Summer is here, which means minimal clothing and some free time if you’re lucky. Sometimes it can be difficult to decide how to spend that free time so here is a summer reading list I devised, made up of books I would want to read laying on the beach or ignoring my responsibilities.
‘On Beauty’ by Zadie Smith
A funny and irreverent tale about family dynamics written by one of my favorite authors to date.
‘Persepolis’ by Marjane Satrapi
This book goes from being funny and light at times to heartbreaking. A story about a teenage girl growing up through the Iranian Revolution. If you enjoy the book, the movie is a great accompaniment to this graphic novel.
‘1000 Ultimate Adventures’ by The Lonely Planet
Travel books are always fun because you get to pretend that you can afford to climb Mount Everest or bike up the Nile River (more expensive than you think). However, this collection does has some great trip ideas like traveling like snorkeling in the Red Sea or taking a trip on the Mountain Railways in India.
‘Flush’ by Carl Hiassen
Despite this being a young adult novel, I love reading it over and over. Every time I read it, it (almost) makes me wish I grew up in the Florida Keys.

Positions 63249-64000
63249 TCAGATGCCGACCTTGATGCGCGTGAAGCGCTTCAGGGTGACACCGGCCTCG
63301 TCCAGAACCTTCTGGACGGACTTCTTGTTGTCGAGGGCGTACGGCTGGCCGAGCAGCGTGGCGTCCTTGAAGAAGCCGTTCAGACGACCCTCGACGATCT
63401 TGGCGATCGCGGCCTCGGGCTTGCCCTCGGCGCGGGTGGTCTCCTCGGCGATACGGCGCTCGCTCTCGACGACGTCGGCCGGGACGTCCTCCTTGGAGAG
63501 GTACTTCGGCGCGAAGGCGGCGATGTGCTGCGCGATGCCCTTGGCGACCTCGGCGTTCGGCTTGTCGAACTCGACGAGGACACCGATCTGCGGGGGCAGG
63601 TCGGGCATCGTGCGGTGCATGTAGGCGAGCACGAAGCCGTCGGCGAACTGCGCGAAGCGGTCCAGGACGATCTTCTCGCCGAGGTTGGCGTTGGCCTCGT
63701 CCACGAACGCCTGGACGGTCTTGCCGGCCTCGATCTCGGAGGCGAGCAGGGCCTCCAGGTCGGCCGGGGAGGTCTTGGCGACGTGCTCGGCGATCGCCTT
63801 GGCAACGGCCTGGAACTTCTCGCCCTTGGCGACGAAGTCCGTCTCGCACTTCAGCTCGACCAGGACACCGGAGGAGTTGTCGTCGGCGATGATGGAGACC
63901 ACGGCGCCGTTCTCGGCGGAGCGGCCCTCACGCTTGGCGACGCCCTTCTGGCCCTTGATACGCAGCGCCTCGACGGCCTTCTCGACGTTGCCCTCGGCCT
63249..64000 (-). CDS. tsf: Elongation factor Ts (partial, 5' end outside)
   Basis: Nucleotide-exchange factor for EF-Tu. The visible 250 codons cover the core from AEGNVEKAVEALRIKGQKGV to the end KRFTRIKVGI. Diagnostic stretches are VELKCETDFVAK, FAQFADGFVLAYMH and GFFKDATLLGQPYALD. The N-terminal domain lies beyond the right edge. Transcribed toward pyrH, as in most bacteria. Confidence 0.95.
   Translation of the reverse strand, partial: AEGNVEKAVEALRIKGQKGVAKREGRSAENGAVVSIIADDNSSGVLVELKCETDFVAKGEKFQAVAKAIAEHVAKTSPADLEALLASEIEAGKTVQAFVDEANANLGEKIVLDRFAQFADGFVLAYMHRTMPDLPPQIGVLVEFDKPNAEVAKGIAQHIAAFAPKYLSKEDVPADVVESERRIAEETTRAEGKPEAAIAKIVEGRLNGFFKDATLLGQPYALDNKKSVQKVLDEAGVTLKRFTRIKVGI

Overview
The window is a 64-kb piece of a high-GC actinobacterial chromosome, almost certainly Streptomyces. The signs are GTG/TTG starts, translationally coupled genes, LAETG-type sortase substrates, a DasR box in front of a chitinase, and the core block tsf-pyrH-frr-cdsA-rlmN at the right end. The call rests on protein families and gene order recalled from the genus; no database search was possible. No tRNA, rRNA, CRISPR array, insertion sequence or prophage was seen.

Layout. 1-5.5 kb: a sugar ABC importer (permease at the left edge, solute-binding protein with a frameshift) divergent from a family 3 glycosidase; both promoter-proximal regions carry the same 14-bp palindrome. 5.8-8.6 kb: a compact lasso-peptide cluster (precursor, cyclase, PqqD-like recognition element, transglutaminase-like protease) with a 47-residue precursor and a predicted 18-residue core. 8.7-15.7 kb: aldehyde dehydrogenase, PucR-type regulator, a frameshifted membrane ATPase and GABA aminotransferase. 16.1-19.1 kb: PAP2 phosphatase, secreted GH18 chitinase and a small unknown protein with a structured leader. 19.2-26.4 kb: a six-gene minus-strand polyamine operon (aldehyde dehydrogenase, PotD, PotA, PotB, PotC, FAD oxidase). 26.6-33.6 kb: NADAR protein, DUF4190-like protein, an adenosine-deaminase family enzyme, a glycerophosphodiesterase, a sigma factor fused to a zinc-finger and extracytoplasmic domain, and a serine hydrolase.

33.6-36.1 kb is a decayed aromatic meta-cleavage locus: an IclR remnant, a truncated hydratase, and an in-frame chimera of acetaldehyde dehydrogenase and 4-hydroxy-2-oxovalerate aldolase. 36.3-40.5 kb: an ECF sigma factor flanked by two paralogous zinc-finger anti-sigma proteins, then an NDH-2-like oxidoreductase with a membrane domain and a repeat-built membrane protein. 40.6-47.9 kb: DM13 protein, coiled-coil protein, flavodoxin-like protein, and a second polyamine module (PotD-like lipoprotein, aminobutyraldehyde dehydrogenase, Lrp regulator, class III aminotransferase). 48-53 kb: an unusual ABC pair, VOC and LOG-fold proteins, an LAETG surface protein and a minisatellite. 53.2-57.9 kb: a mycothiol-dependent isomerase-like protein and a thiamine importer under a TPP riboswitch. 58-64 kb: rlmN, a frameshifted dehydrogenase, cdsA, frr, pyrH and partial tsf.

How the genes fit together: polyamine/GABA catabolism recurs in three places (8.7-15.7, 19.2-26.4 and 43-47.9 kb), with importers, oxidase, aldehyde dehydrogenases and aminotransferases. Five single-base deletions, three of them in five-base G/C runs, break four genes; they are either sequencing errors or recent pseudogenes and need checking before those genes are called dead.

‘Turn Me Loose: the Unghosting of Medgar Evers’ by Frank X. Walker
A collection of poetry about the death of civil rights activist, Medgar Evers. This isn’t a particularly light read, but it’s an important one. I imagine one sipping sweet tea on their porch with this book in hand.
‘Brave New World’ by Alduous Huxley
A classic that never gets old. Who wouldn’t want to read a book banned from many schools about a dystopian future where babies are genetically engineered based off of their contribution to society? It’s becoming a little too close to reality these days.
‘How the Garcia Girls Lost Their Accents’ by Julia Alvarez
Another classic worth revisiting about sisters born in the Dominican Republic moving to New York City. This coming of age story illuminates topics such as immigration and identity.
‘Ruined’ by Lynn Nottage
What is summer, if not a time for non traditional learning? ‘Ruined’ can be a heavy read, but if you want to learn something about sex work and the conflict in the Congo, this might be your play.